“Shut down the internet, set a timer for 15 minutes, and write. Hopefully, when the timer goes off, you will be involved in your story enough to keep going.” Marcia Strykowski

Readers, share your favorite writing quotes in the comments!

This post originally appeared on Marcia’s blog. Thanks for visiting and sharing, Marcia!

Connect with Marcia Strykowski
Website/Blog:
www.marciastrykowski.com
Twitter: @ MarciaStry

marcia-promo-final-close-upMarcia Strykowski works at a public library. After earning her BS in Fine Arts, she worked for seven years in textbook publishing. She is a member of SCBWI. After numerous magazine and anthology contributions, CALL ME AMY was Marcia’s first novel. It was chosen for BankStreet College of Education’s Best Books of 2014. AMY’S CHOICE, a sequel to CALL ME AMY, was released the following year. Both tween novels were published by Luminis Books. You can find out more about Marcia and her books at www.marciastrykowski.com

42 comments

  1. Thanks for sharing such a great collection of inspiring quotes 🙂 .

    Although not specifically about writing, I think this quote by Thomas H. Huxley applies:
    “Perhaps the most valuable result of all education is the ability to make yourself do the thing you have to do, when it ought to be done, whether you like it or not.”

    Liked by 1 person

  2. I remember this post from your wonderful Blog. I actually printed it out and shared it with my writing class at the time. I love seeing the quotes and the pictures of the other authors. I especially liked your quote! I also have enjoyed both of your books, Call Me Amy and Amy’s Choice. I am looking forward to your third novel!
    Thank you for another great post! A wonderful guide to go by!

    Like

  3. I find this post fascinating. As a retiree that is now getting into the field of photography I find so many of these quotes relevant to my journey. Stephen King’s quote could easily be changed to “visit many photo/art exhibits and take a lot of photos.” The quotes by Alex Haley, E.B. White, and Barbara Kingsolver could ring true in so many different artistic fields (writing, painting, sculpting, etc.)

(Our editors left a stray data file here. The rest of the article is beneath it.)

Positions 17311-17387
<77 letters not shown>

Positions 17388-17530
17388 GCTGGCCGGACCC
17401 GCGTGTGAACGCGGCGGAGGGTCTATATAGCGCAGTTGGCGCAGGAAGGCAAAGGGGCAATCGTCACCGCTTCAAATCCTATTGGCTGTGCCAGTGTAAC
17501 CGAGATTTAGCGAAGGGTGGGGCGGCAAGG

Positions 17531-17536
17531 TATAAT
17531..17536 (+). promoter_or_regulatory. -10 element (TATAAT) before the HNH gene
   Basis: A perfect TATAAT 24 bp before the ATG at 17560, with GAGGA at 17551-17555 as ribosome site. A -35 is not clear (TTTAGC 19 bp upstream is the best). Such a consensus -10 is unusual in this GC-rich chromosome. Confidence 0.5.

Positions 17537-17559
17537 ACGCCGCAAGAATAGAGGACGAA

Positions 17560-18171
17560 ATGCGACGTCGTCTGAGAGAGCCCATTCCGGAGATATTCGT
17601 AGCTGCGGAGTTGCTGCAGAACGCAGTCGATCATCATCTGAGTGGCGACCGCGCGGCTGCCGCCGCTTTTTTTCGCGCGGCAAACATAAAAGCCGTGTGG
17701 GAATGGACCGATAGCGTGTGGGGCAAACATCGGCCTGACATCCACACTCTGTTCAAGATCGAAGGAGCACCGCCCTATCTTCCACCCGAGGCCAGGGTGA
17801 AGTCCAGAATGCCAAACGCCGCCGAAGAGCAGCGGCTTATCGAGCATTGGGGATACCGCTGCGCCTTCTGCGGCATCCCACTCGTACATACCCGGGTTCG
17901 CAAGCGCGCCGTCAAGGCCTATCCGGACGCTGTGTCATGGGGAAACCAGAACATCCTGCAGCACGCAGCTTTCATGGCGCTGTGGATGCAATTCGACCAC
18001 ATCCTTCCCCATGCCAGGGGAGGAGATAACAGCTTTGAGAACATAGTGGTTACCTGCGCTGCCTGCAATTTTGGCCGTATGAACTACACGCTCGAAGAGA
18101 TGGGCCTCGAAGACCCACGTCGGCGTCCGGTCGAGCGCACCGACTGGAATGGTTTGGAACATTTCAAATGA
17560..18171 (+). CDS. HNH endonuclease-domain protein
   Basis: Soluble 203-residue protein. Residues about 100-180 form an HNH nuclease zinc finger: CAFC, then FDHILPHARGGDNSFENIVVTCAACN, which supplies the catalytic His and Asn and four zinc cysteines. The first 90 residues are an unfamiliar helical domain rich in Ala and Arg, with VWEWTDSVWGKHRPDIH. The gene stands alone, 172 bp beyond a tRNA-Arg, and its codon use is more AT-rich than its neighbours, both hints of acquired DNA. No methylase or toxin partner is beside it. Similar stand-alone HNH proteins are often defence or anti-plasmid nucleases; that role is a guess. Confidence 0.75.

This is a very thought provoking post. I am sure I will come back to it many times.

    Liked by 2 people

  4. Wonderful quotes! Love them all, but esp. the Faulkner, Chekhov.
    I love lots of quotes by Vonnegut. Here’s one: You develop a style from writing a lot.
    I have many others on my blog that I read often to inspire. I’ll have to add some of these. Thank you.

    Liked by 1 person

    1. Mark Twain has the best advice! Two other favorites of mine are: “I didn’t have time to write a short letter, so I wrote a long one instead.” & “The difference between the right word and the almost right word is the difference between lightning and a lightning bug.” 🙂

      Liked by 1 person

  5. Poetry creates the myth, the prose writer draws its portrait.
    – Jean-Paul Sartre

    Neil Gaiman on rejection:
    First I got really grumpy, and then got very determined to write things that were so good that not even the stupidest most irritating gatekeeper alive could reject them.

    John Green on writer’s block:
    I just give myself permission to suck. I delete about 90 percent of my first drafts … so it doesn’t really matter much if on a particular day I write beautiful and brilliant prose that will stick in the minds of my readers forever, because there’s a 90 percent chance I’m just gonna delete whatever I write anyway. I find this hugely liberating. I also like to remind myself of something my dad said in [response] to writers’ block: ‘Coal miners don’t get coal miners’ block.’”

    Liked by 2 people